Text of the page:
Sports

NFL may track footballs using magnetic fields

NFL may track footballs using magnetic fields
The actual path traveled by a football (yellow), and its path as determined by the magnetic field-based system (orange)
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The actual path traveled by a football (yellow), and its path as determined by the magnetic field-based system (orange)
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More examples of the actual and estimated paths of the magnet field-emitting football
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The setup for the experiments
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A diagram of the augmented football
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A football used in the study
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Have you ever wondered how game officials know if the football has passed the goal line, in situations where it's hidden under a pile-up of players? Well, sometimes they don't know, and they just have to hope that it isn't moved as the players get up. A team of researchers from North Carolina State University, Carnegie Mellon University and Disney Research, however, may have a solution. They're developing a method of tracking a football via low-frequency magnetic fields.

The system involves equipping the football with a battery, magnetic transmitter, and loop antenna. Even with that extra gear on board, the ball still falls within the accepted weight range for use in National Football League games in the US.

A series of loop antennas placed around the field are subsequently able to pick up the ball's transmitted signal. By analyzing the strength of the signal as it's received by the various antennas, it's possible to determine the football's location in three-dimensional space.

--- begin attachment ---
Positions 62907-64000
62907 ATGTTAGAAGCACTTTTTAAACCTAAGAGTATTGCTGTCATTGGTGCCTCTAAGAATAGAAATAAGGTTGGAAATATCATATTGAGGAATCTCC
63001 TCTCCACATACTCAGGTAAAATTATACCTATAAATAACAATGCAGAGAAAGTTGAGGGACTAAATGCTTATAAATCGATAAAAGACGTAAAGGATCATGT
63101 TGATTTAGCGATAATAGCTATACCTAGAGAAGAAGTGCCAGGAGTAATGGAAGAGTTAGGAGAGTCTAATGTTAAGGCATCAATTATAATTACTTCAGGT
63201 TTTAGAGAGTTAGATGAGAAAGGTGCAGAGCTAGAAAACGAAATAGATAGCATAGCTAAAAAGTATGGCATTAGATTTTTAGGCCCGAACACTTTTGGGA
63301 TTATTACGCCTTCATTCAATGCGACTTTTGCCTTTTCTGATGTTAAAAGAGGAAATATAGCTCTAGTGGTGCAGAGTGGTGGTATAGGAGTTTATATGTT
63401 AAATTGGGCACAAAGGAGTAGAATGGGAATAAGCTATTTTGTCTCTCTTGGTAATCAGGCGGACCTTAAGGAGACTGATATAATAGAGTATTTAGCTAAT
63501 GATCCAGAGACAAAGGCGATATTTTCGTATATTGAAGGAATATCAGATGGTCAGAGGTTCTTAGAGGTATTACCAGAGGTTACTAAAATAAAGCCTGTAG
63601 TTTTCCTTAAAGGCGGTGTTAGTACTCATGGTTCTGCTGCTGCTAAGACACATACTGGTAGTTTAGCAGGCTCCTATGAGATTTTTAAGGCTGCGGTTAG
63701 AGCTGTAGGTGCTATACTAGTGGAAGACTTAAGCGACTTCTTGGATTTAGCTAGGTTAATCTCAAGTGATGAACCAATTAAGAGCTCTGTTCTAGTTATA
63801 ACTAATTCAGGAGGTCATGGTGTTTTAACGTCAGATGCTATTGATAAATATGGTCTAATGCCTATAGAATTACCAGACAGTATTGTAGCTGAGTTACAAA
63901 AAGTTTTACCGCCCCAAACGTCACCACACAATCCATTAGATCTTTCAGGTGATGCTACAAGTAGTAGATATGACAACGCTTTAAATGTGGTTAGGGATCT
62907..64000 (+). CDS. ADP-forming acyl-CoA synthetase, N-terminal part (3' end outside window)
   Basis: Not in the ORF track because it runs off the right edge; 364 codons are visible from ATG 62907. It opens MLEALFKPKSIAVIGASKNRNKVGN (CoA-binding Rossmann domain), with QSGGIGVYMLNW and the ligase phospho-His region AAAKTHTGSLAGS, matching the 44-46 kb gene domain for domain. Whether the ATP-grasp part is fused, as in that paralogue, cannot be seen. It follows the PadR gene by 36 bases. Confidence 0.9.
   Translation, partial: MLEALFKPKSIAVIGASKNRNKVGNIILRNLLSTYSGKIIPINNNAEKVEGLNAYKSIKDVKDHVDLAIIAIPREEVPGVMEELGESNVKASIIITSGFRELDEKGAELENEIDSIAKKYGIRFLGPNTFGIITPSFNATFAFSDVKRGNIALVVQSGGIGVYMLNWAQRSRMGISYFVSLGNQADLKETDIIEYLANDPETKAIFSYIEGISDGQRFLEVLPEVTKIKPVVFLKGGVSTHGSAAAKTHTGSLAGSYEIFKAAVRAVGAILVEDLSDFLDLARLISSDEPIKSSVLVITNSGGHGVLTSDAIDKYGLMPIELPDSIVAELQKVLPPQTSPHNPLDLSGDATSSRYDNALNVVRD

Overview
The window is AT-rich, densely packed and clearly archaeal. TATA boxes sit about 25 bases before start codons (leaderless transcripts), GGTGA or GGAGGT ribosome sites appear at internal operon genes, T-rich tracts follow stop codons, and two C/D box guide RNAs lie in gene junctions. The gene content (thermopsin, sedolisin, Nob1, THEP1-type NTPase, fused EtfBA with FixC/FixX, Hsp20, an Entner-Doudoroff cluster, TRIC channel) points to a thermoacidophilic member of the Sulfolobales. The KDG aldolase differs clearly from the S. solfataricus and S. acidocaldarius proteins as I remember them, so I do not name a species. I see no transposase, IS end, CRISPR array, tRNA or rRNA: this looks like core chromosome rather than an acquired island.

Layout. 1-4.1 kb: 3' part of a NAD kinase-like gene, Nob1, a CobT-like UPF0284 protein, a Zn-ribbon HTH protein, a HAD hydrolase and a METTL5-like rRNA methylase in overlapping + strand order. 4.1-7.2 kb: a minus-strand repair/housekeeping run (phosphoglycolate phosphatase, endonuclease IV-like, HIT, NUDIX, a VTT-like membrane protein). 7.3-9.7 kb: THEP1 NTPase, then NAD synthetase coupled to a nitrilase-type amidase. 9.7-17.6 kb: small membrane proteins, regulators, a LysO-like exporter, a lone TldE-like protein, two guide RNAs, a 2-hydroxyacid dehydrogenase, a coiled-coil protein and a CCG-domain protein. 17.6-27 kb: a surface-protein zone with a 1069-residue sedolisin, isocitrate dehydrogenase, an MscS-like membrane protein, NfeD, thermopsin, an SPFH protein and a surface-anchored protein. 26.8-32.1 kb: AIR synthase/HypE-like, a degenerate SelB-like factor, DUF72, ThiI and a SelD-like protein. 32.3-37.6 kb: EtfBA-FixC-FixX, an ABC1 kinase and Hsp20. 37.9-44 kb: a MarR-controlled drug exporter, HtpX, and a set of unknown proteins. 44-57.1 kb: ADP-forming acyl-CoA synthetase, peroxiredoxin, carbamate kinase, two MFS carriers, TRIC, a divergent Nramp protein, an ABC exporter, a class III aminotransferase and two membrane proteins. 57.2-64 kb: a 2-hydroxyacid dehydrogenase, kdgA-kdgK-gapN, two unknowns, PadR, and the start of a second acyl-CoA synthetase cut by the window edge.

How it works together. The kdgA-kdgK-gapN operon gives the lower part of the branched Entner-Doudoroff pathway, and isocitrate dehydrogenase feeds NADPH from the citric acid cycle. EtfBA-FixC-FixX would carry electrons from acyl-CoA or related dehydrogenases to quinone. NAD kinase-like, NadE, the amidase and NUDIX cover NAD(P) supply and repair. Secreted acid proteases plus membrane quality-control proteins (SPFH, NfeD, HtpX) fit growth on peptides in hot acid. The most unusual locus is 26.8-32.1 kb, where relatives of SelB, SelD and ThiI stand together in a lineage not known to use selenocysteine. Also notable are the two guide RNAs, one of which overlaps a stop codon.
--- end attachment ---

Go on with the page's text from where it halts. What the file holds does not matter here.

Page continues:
In previous studies, researchers have tried to track footballs using high-frequency radio waves. The problem is, those waves can be deflected by the structure of the stadium, and absorbed by the players' bodies.

Low-frequency magnetic fields don't have those drawbacks, although they do present another challenge. When they come into contact with the ground, they can be absorbed by it and re-emitted. This can result in the re-emitted field interfering with the original one, leading to a lack of locational accuracy.

To get around that problem, the team uses an existing technique known as complex image theory. It allows the system's software to compensate for the secondary fields being emitted from the ground.

The technology is still being refined, with the hope that it will ultimately be accurate down to half the length of a football. It could also be used to help viewers of televised football games to see the ball in low-visibility conditions, or in applications such as video games and the tracking of athletic performance.

A paper on the research was recently published in IEEE Antennas and Propagation Magazine.

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